|European Case Law Identifier:||ECLI:EP:BA:1999:T017797.19990608|
|Date of decision:||08 June 1999|
|Case number:||T 0177/97|
|IPC class:||B65D 30/24
|Language of proceedings:||EN|
|Download and more information:||
|Title of application:||A freezing mould bag|
|Applicant name:||Schur Consumer Products A/S|
|Opponent name:||Lindknud Plast A/S|
|Relevant legal provisions:||
|Keywords:||Admissibility of appeal (no, insufficient statement of grounds)|
Summary of Facts and Submissions
I. European patent No. 0 574 496 was granted on 28. September 1994 on the basis of European patent application No. 92 907 131.4.
Claim 1 of the granted patent reads as follows:
"A freezing mould bag comprising:
two sheets (12, 14) of a foil material, said sheets being of substantially identical geometrical shape and defining an outer periphery,
a peripheral joint (20) extending along the majority of said outer periphery of said sheets, except for a peripheral area constituting an inlet opening (26) of said bag (10), said peripheral joint joining said sheets together in substantially overlapping relationship and defining an inner space within the interior of said bag (10), said inner space constituting at least one mould compartment (24), and preferably a plurality of mould compartments (24) being interconnected and being defined by separate joints (28) of said sheets,
an inlet channel defined by separate joints of said sheets and extending from said inner space of said bag to said inlet opening (26) so as to provide access from the environment to said inner space of said bag through said inlet channel,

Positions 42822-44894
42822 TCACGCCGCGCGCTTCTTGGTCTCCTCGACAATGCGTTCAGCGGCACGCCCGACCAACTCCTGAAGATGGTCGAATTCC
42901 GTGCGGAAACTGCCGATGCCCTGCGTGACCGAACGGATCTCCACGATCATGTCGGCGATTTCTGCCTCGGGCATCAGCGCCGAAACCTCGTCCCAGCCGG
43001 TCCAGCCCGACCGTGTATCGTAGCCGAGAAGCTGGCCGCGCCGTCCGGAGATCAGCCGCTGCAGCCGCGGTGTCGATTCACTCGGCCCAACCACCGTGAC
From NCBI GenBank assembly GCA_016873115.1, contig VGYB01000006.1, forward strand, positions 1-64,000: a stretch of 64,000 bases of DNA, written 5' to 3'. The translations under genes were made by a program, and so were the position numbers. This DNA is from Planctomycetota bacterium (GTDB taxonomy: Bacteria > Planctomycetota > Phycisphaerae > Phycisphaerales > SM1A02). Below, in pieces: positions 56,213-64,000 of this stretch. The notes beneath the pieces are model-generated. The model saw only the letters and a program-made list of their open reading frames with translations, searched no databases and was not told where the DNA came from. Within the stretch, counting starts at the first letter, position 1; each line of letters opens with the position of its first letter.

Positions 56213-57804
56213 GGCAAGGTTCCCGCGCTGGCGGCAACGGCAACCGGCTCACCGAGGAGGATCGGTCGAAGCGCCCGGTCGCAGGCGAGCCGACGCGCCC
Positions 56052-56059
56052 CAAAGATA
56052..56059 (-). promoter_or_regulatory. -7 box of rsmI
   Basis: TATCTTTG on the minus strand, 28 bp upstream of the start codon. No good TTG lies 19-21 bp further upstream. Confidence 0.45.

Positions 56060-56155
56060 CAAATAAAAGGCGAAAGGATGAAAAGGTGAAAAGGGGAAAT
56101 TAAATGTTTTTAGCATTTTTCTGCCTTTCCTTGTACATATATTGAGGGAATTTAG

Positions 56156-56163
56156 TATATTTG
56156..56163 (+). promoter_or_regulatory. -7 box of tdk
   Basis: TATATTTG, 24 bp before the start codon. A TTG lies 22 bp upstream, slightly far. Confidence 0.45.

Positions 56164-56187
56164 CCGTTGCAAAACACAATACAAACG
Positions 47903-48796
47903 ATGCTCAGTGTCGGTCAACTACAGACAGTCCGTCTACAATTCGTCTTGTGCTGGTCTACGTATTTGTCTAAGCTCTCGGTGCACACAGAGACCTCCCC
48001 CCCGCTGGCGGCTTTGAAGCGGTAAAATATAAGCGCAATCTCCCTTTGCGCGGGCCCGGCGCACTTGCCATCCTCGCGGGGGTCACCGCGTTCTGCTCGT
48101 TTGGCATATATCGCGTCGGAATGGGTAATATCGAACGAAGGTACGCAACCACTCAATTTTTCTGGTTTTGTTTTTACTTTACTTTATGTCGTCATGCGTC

two closure valve flaps (16,18) connected to said sheets (12,14) at said inlet opening (26) and extending from said inlet opening (26) within the interior of said bag towards said inner space of said bag along said inlet channel, said closure valve flaps (16,18) being joined together and being joined to said sheets (12,14) through said separate joints defining said inlet channel so as to provide two closure pockets being open towards said inner space of said bag,
said inlet channel comprising a first segment and a second segment, said first segment being provided adjacent to said inlet opening (26), and said second segment interconnecting said first segment and said mould compartment or mould compartments (24), said first segment tapering towards said second segment, said first segment and said second segment defining at their transition a constriction,
said inlet channel defining a first direction constituting the longitudinal direction of said inlet channel, and a second direction in a plane parallel with said two sheets perpendicular to said first direction, and
said closure valve flaps (16,18) extending from said inlet opening (26) beyond said constriction at said transition,
CHARACTERIZED by said second segment comprising a compartment defined by joints adjacent to said constriction diverging substantially along said second direction, linked by side joints to further joints being adjacent to said mould compartment or mould compartments, said further joints converging along said second direction to at least one passage into the inner space of said bag,